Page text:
In Lincoln, Mercy Ministries employs a registered nurse, according to Singleton.

However, the community relations manager in Lincoln refused to tell The News Messenger Tuesday if a nurse is on staff.

Mercy Ministries has been in controversy before.

In October 2009, Mercy Ministries Australia closed after ministry officials agreed to pay damages to residents. The Sydney Morning Herald in Australia ran an article Oct. 28, 2009 that said Mercy Ministries “prevented the residents gaining access to psychiatric care, choosing to focus on prayer, Christian counseling and exorcisms to “expel demons” from the young women, many of whom had serious psychiatric conditions such as bipolar disorder, anxiety and anorexia.”

Sounds like déjà vu, just in Lincoln.

For the sake of the residents, I hope Mercy Ministries’ leaders will incorporate medical treatment in their care. The residents’ lives depend on it.

"Mercy Ministries responds to its critics"

This article by Stephanie Dumm was originally published in the Lincoln News Messenger on 14 March 2012 in response to the article “Mercy Ministries: Two fathers views“, and can be viewed here.

Mercy Ministries responds to its critics

Handling of eating disorders questioned by fathers

Photo by Michael Kirby The outside of the Mercy Ministries facility in Lincoln is near the airport. Although a photo shoot was promised by Mercy Ministries, staff told The News Messenger Tuesday to photograph only the outside of the building.

Counseling techniques performed by Mercy Ministries have been called into question lately by at least two fathers.

Mercy Ministries is a faith-based nonprofit organization that helps females between the ages of 13 and 28 work through their major issues at residential facilities, according to its website, mercyministries.

org. It is headquartered in Nashville, Tenn.

Mercy Ministries facilities are in Lincoln; Nashville; Monroe, La.; St. Louis, Mo.; and in Canada, New Zealand and the United Kingdom.

The two fathers told The News Messenger that Mercy’s use of recovered memory therapy caused their daughters to sever ties with family.

Recovered memory therapy is not a form of treatment performed by Mercy Ministries, according to Mercy Ministries headquarters spokeswoman Eve Annunziato in Nashville, Tenn.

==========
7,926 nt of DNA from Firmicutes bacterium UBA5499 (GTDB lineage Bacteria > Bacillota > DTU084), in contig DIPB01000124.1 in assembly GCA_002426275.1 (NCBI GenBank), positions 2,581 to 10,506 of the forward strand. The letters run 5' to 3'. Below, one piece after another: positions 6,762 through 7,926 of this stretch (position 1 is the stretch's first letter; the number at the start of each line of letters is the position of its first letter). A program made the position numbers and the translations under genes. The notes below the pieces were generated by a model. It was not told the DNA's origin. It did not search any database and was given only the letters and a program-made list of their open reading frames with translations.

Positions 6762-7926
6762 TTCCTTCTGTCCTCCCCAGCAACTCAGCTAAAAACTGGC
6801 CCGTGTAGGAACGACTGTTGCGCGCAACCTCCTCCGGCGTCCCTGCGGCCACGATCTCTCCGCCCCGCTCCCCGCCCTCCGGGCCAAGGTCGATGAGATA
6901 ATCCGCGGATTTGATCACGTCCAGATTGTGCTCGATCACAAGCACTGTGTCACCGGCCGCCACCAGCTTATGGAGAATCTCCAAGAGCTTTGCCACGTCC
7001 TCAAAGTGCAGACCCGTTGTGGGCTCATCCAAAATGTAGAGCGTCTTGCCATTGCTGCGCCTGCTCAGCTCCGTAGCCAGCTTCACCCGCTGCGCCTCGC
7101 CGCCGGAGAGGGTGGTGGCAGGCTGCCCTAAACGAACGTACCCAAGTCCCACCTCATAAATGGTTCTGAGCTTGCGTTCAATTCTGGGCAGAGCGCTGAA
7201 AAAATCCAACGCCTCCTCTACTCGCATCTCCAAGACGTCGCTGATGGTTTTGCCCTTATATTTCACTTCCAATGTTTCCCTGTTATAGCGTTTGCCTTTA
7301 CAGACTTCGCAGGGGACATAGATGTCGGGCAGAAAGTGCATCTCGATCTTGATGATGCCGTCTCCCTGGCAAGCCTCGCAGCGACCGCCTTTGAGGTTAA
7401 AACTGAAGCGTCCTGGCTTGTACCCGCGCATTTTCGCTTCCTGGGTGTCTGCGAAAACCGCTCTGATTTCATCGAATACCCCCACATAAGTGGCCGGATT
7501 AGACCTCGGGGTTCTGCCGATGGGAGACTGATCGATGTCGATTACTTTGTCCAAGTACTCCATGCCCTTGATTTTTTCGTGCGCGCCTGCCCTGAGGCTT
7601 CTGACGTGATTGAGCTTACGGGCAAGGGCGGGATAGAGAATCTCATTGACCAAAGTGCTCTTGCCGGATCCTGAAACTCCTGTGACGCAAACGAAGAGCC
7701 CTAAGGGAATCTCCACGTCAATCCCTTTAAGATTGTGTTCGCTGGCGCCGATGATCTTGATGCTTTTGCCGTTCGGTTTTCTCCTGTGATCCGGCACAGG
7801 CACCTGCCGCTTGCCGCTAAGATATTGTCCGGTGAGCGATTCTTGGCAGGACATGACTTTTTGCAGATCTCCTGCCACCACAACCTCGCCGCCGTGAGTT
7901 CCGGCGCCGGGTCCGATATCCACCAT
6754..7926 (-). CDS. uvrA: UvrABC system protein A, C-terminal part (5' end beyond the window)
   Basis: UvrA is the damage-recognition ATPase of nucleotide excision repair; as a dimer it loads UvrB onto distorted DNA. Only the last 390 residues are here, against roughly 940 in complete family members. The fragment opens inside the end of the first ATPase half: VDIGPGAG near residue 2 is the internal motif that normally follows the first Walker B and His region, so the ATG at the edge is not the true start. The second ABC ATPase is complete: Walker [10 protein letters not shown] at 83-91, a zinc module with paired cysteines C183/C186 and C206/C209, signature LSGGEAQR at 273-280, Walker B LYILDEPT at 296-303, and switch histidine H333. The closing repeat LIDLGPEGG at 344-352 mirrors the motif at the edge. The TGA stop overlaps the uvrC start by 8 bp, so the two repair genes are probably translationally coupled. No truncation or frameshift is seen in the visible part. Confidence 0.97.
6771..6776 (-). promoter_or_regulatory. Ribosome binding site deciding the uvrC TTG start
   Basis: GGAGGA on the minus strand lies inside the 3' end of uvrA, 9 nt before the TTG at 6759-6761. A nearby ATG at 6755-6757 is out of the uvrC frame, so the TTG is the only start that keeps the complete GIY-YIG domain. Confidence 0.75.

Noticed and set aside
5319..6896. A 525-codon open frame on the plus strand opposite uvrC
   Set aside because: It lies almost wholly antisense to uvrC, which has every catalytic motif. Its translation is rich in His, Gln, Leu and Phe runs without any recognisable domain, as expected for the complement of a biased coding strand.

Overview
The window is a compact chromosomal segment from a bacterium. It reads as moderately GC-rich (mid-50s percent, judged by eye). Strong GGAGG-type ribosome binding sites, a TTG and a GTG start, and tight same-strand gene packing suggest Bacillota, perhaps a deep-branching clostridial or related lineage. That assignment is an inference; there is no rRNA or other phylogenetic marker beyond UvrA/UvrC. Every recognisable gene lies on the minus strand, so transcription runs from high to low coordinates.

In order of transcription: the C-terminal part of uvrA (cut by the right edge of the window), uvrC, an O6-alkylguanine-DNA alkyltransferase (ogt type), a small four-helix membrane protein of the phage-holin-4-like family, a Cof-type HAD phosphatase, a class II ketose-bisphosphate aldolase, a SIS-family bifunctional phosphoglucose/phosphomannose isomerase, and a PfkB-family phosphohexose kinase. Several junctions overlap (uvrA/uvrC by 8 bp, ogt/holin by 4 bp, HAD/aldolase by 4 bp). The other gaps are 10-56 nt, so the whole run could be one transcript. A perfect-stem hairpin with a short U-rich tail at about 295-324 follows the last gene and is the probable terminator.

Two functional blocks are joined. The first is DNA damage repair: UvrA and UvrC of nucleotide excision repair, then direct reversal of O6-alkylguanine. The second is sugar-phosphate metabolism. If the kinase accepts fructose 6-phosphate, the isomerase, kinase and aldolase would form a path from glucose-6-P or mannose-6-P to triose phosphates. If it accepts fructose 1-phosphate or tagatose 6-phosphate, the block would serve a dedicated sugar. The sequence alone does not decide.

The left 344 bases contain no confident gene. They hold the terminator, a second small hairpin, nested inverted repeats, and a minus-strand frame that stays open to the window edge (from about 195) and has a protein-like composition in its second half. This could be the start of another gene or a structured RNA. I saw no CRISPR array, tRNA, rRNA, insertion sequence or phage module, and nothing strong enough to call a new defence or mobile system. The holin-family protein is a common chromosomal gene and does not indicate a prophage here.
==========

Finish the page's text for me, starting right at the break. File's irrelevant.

The News Messenger summarized the complaints made by both fathers for Annunziato. (See the fathers’ stories on page A18.)

Annunziato did not directly address the specific complaints but gave the following statement: “As would be expected in a program that deals with women who have suffered abuse and other trauma during their lives, there are often family dynamics, which are communicated by the women to us in confidentiality. Mercy Ministries follows standard confidentiality regulations and recognizes that the women we serve are adults making their own decisions. Thus, outside family members and/or persons involved in their lives would not be privy to conversations or discussions within the Mercy program unless the woman herself decides to communicate externally.”

Photo by Michael Kirby Mercy Ministries van is in its parking lot, one of the few allowable photographs The News Messenger was allowed to take Tuesday during its previously-agreed-upon photo shoot.

The News Messenger visited the Lincoln facility at 1896 McClain Drive Tuesday to take photos and ask about staffing there. Mercy Ministries’ California community relations manager Stephanie Vierstra said on Tuesday, however, that the newspaper couldn’t take pictures inside as planned. She also refused to say what the staffing is there and whether nurses and doctors work there. Vierstra said to contact Annunziato.

On March 5, Mercy Ministries executive director Christy Singleton, who is based in Nashville, told The News Messenger that there were no doctors at the facility.